Understand how TypeScript infers literal types

It's really important to get a good mental model for things that the TypeScript compiler does. And, that's especially true for read-only properties. So up top here we've got this age variable. age here is inferred as a number.

So if I reassign age to another number, it's going to work because age is declared with a let and it's saying that age can change over time. Whereas, if I put age as a const, then I can't reassign to it.

So, age instead of just being inferred as a number, it's actually inferred as its literal type as 31 which is really interesting.

I can sort of force this on the let by saying age is 31 and then it gets inferred. And then, if I try to reassign to it, it's not going to let me because 31 is not assignable to type 32.

The same is true for strings too so the constant name "Matt" is actually being inferred as "Matt", but it gets more complicated when you go to arrays and objects.

Even though I'm declaring the tsPeople array as a const, members of the array can be manipulated. So I can say this for instance:

So here it's being declared as string inside the member, whereas if I say as const to tsPeople, I'm not going to be able to reassign to it, and this is now going to be declared as its literal so it's going to be inferred all the way down.

The same is true for objects too. I can say as const and now everything is inferred all the way down.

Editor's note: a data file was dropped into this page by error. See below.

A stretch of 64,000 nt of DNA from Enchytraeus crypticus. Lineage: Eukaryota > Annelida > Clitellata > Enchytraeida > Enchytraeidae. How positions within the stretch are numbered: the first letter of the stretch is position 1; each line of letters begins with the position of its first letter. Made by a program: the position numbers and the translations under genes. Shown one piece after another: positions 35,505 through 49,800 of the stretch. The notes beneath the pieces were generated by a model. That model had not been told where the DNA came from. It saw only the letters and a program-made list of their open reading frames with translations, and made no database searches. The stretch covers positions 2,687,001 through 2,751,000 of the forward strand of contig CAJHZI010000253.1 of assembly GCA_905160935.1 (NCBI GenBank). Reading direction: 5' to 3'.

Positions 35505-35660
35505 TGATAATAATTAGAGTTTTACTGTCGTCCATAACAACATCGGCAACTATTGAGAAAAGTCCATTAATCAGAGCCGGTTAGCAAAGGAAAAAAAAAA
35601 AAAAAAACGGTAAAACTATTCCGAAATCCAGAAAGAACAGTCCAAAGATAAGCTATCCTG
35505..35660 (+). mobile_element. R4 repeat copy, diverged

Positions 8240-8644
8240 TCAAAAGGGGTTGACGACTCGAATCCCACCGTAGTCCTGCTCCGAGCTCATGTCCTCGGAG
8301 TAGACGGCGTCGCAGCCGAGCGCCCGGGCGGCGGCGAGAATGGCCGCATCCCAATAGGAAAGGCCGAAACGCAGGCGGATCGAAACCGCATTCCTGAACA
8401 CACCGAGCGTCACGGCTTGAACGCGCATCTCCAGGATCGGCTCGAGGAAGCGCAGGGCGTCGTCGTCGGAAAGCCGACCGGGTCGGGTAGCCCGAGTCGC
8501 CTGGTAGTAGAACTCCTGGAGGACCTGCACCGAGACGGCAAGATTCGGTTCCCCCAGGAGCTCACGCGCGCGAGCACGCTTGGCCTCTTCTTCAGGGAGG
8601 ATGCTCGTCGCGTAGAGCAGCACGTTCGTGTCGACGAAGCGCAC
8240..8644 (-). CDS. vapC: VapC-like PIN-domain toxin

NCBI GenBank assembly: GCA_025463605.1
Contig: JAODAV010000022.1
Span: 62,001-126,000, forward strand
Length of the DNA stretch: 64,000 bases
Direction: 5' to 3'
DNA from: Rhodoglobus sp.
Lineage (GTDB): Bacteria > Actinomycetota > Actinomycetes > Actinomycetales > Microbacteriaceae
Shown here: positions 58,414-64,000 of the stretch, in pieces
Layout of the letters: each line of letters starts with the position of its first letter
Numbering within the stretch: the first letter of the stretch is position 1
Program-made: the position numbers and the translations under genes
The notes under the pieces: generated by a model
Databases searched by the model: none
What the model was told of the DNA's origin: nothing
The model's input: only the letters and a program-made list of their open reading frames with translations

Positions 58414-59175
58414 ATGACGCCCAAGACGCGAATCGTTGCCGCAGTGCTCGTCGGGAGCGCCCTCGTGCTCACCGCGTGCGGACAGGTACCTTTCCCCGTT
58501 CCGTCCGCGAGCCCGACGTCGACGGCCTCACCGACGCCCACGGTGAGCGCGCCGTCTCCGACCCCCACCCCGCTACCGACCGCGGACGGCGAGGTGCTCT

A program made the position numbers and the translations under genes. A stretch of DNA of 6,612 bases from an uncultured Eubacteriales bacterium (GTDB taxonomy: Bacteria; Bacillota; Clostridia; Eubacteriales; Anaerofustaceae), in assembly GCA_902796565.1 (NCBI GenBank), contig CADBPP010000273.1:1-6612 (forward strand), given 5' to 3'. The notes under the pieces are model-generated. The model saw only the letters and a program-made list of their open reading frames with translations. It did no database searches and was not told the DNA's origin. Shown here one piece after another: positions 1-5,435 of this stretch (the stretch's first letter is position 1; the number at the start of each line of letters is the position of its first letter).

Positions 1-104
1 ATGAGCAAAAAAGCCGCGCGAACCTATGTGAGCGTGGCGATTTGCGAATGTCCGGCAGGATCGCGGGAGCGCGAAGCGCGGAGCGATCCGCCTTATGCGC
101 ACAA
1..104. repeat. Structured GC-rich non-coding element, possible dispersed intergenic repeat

This is really critical if you want like type checking or you want inference based on the members of the array that you're passing in, or the values of the objects that you're passing in.

Getting this mental model solid is going to help you in a ton of different places.

Transcript

It's really important to get a good mental model for things that the TypeScript compiler does. That's especially true for read only properties. Here, we've got this age property up top here, or variable. Age here is inferred as a number.
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If I reassign age here, it's going to work because age is declared with a let. It's saying that this age can change over time. Whereas if I put this as a const, then I can't reassign to it. Age, instead of just being inferred as a number, it's actually inferred as its literal type as 31. Which is really interesting.

I can force this on the let by saying age is 31 and then it gets inferred. Then if I try to reassign to it, then it's not going to let me, because 31 is not assignable to type 32. The same is true for strings too. Name: "Matt" is actually being inferred as Matt.

It gets more complicated when you go to raise an object. Here, even though I'm declaring the array as a string, or rather as const, members of the array can be manipulated. I can say tsPeople [] = "Eddy";. Here, it's being declared as string inside the member.

Whereas if I say it as const;, then first of all, I'm not going to be able to reassign to it. Also, this is now going to be declared as it's literal. It's going to be inferred all the way down. The same is true for objects too.

Here I can say moreTsPeople. Andarist = 'whatever'. In here, I can say as const, and now everything is inferred all the way down. This is really critical. If you want like type checking or you want inference based on the members of the array that you're passing in, or the values of the objects that you're passing in.

This is where TypeScript, getting that mental model really solid is going to help you in a ton of different places.

This mental model is INCREDIBLY useful for all sorts of intermediate-advanced typings:

If TypeScript knows a value can't change, it'll infer it to its literal type.

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